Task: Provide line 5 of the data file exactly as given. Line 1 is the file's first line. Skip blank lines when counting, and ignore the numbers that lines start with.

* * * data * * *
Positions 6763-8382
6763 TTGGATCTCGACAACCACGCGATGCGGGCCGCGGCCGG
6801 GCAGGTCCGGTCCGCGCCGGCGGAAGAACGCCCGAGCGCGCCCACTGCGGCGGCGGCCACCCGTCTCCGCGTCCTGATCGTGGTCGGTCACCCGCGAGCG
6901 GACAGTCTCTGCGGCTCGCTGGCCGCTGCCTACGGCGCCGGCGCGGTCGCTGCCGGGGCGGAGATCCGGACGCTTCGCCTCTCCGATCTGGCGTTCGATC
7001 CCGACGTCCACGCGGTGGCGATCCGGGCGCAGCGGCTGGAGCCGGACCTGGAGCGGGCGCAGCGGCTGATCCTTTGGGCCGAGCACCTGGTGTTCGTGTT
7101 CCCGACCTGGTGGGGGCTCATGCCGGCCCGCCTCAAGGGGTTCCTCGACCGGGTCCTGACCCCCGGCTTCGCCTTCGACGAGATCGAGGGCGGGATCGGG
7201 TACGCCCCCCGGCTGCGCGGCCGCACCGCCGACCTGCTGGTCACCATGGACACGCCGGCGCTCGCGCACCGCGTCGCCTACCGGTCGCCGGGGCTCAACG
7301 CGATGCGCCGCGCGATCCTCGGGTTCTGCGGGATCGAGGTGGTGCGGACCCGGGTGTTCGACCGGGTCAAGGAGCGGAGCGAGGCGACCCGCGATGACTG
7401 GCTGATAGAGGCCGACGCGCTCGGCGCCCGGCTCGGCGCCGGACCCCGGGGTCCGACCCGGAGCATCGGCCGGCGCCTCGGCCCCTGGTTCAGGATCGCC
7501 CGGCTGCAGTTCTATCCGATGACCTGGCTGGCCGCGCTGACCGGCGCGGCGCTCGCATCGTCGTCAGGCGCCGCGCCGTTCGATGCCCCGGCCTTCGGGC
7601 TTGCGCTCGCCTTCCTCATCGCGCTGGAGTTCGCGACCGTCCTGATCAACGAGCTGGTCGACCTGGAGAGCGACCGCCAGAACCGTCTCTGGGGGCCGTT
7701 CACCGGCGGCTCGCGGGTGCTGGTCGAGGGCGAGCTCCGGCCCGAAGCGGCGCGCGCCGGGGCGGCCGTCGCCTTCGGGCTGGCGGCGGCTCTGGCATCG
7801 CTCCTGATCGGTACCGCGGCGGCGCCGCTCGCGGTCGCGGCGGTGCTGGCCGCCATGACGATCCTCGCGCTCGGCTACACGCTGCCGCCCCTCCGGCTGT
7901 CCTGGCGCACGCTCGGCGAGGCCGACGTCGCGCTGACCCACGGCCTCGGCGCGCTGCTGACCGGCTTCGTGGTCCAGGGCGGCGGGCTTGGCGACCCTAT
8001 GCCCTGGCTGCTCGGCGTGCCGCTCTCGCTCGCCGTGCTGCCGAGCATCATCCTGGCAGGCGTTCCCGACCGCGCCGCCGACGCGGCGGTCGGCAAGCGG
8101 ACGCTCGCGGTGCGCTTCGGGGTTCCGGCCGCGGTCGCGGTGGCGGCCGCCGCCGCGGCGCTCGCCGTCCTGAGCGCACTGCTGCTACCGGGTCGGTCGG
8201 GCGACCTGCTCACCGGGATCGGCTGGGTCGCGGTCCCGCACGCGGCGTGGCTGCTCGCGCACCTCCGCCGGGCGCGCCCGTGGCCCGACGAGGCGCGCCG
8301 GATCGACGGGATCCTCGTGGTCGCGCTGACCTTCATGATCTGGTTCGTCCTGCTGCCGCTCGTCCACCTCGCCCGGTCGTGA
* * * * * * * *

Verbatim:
7001 CCGACGTCCACGCGGTGGCGATCCGGGCGCAGCGGCTGGAGCCGGACCTGGAGCGGGCGCAGCGGCTGATCCTTTGGGCCGAGCACCTGGTGTTCGTGTT